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Int J Med Educ. 2019 Aug 29;10:163-171. doi: 10.5116/ijme.5d5a.77af.

Fourth-year medical students' experiences of diagnostic consultations in a simulated primary care setting.

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Cranfield Defence and Security, Cranfield University, Shrivenham, Swindon, SN6 8LA, UK.
Division of Medical Education, Brighton & Sussex Medical School, Falmer, Brighton, UK.



The aim was to explore the experiences of fourth-year medical students of diagnostic consultations in a simulated primary care setting, in order to gain an insight into the suitability of such simulated consultations for assessing the diagnostic reasoning skills of medical students.


This single-centre study employed a qualitative, cross-sectional design. Twelve fourth-year medical students volunteered to be filmed across 21 simulated, primary care consultations. The setting closely resembled OSCE stations, with a clinician present at each station monitoring the students' performance using a station-checklist. Upon completion of each station, participants reflected on their experiences using video-stimulated recall. Interviews were transcribed and analysed using Interpretative Phenomenological Analysis.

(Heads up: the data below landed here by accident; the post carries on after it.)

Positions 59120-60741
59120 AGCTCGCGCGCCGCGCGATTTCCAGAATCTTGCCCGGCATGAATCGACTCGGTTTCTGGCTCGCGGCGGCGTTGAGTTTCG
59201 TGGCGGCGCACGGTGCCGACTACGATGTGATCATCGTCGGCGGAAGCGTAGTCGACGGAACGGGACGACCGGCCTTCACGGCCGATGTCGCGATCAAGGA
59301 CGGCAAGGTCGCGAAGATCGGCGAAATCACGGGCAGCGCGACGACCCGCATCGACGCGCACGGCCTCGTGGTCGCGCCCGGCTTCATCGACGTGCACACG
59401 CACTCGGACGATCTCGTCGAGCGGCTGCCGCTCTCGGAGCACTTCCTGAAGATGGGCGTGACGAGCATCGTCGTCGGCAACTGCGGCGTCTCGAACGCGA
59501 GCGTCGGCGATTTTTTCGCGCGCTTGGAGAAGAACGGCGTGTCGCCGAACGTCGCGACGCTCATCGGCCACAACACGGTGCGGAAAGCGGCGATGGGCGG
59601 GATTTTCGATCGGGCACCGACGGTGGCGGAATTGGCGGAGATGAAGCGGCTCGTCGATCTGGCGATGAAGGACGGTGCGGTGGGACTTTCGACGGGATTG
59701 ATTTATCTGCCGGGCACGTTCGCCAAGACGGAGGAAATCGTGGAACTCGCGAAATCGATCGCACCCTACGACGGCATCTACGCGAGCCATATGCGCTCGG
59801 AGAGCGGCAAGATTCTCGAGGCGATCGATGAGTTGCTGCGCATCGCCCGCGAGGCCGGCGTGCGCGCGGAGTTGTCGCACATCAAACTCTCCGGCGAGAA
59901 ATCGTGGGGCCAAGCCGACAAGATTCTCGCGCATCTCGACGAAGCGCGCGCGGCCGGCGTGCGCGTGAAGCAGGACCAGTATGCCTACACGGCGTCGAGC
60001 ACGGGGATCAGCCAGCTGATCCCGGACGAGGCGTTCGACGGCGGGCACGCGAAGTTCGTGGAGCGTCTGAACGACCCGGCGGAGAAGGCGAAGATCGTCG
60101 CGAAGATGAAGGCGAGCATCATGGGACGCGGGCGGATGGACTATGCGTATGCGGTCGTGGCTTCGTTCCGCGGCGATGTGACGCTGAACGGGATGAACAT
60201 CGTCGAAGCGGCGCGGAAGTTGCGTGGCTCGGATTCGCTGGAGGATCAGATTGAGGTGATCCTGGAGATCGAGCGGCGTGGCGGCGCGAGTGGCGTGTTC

The simulated scenarios were often perceived to have limited fidelity with predictable outcomes. At times, preoccupation with the assessment checklist meant that students were more likely to focus on asking questions than interpreting the information they were gaining. Some students felt scrutinized during the consultations, while others struggled to adapt to the time pressure. Overall, the artificial setting seemed to promote a reductionist diagnostic approach and an attitude of 'ticking boxes' rather than engaging in active diagnostic reasoning.


The present findings call into question the assumption that observation-based assessment of the performance of medical students during simulated consultations can be reliably used to assess their diagnostic skills. Future studies need to explore how current assessment modalities could be better adapted to facilitate active engagement in diagnostic reasoning.


assessment; diagnostic reasoning; medical students; primary care; simulation

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